Sibling rivalry turns sinister in Rowland's outstanding debut, which follows a Montana ranching clan as it struggles to survive the Depression, two world wars and family tragedy.
Narrator Blake Arbuckle finds himself torn between trying to preserve his tattered family and striking out to pursue a baseball career, after his older brother George drowns in the Missouri River near the family's ranch, and his younger sister dies of spinal meningitis.
George's death brings out the manipulative dark side in another of Blake's brothers, Jack, who is suspected of foul play in the incident, and after a series of bitter fights with his father about ranch work, Jack takes off and enlists in the army. He reappears several years later with a beautiful woman, Rita, in tow, and Blake's instant attraction for his brother's bride increases as Jack's various character flaws begin to resurface and he eventually leaves Rita.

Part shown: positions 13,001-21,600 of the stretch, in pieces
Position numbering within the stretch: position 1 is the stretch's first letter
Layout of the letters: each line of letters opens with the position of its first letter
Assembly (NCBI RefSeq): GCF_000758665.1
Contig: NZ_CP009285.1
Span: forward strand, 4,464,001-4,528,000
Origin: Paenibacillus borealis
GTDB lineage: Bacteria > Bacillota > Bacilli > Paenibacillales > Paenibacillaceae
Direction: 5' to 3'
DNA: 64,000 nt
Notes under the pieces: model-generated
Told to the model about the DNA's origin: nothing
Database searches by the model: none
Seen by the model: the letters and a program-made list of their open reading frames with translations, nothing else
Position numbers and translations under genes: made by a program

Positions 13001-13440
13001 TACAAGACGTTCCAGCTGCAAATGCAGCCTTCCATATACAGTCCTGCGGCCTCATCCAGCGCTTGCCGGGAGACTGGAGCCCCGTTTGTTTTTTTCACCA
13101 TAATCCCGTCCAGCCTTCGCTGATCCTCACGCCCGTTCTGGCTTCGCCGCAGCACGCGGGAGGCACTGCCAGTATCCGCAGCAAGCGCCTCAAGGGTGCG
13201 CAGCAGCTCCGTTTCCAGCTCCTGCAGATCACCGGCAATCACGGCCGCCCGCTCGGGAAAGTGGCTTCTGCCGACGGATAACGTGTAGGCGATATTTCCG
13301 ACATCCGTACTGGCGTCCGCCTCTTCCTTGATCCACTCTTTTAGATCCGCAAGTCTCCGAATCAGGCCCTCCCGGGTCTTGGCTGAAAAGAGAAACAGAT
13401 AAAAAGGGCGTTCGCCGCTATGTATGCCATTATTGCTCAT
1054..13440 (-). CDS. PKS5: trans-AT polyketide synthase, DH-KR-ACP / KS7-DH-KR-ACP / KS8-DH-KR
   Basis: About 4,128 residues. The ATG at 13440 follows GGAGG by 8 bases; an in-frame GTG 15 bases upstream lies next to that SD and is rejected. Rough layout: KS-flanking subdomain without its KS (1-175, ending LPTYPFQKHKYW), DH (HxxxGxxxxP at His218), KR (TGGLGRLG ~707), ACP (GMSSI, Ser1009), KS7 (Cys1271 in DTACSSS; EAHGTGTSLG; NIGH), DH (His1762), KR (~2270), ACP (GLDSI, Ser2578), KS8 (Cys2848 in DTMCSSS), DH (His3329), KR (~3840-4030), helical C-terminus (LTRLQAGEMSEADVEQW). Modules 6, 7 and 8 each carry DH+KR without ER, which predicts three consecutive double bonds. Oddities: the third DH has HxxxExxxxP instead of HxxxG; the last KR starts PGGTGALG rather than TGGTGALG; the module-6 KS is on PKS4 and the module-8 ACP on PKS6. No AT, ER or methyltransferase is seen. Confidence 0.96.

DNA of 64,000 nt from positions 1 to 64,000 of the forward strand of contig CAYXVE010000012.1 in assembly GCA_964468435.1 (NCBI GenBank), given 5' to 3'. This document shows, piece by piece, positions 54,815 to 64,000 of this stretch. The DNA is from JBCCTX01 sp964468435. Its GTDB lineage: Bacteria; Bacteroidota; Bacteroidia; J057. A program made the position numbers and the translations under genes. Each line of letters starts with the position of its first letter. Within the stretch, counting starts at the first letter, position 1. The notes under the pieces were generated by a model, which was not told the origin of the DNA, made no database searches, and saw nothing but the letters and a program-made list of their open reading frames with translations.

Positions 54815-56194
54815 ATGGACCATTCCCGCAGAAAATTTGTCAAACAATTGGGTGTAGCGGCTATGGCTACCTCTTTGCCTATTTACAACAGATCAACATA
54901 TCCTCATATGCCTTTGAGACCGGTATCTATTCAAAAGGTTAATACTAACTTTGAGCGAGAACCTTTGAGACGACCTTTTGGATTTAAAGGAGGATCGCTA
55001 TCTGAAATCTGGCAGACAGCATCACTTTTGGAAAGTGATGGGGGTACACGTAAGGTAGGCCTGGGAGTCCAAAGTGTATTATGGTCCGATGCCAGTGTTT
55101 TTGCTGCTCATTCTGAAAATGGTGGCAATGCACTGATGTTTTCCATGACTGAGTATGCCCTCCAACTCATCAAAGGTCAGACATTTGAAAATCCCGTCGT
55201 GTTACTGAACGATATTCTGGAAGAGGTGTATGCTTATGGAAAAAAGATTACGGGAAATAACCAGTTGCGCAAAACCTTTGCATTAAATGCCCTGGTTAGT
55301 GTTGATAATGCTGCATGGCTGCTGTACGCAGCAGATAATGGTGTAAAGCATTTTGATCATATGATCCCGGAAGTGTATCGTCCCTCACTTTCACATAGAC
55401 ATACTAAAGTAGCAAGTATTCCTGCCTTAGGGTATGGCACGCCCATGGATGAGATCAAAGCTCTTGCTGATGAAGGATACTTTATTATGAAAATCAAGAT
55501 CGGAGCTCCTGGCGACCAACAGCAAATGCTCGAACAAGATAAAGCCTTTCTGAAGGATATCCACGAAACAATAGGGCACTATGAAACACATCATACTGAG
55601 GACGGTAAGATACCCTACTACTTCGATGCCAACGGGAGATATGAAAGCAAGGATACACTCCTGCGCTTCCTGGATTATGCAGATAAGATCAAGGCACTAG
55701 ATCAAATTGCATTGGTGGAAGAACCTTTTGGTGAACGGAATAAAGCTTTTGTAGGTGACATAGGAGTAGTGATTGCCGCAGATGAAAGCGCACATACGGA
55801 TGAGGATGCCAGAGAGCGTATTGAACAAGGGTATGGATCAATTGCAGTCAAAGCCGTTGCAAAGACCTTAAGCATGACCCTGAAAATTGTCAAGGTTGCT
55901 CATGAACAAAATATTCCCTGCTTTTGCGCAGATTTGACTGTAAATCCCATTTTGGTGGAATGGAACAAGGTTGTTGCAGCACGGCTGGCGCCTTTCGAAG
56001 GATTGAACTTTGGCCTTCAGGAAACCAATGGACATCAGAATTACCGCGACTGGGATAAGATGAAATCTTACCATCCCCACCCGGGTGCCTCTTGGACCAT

Blake turns down his chance to escape after a promising tryout with the Cardinals, and the family turmoil over the fate of the ranch increases exponentially when another brother, Bob, brings home Helen, a partner as devious as brother Jack. Rowland's examination of family dynamics is poignant and revealing, especially as he unveils a series of revelations about Jack's womanizing, his fraudulent war record and a series of unscrupulous business deals culminating in a scheme to take control of the ranch.
Original title: In Open Spaces
Genre: Fiction→ General Fiction→ Ties That Bind→ Multigenerational Sagas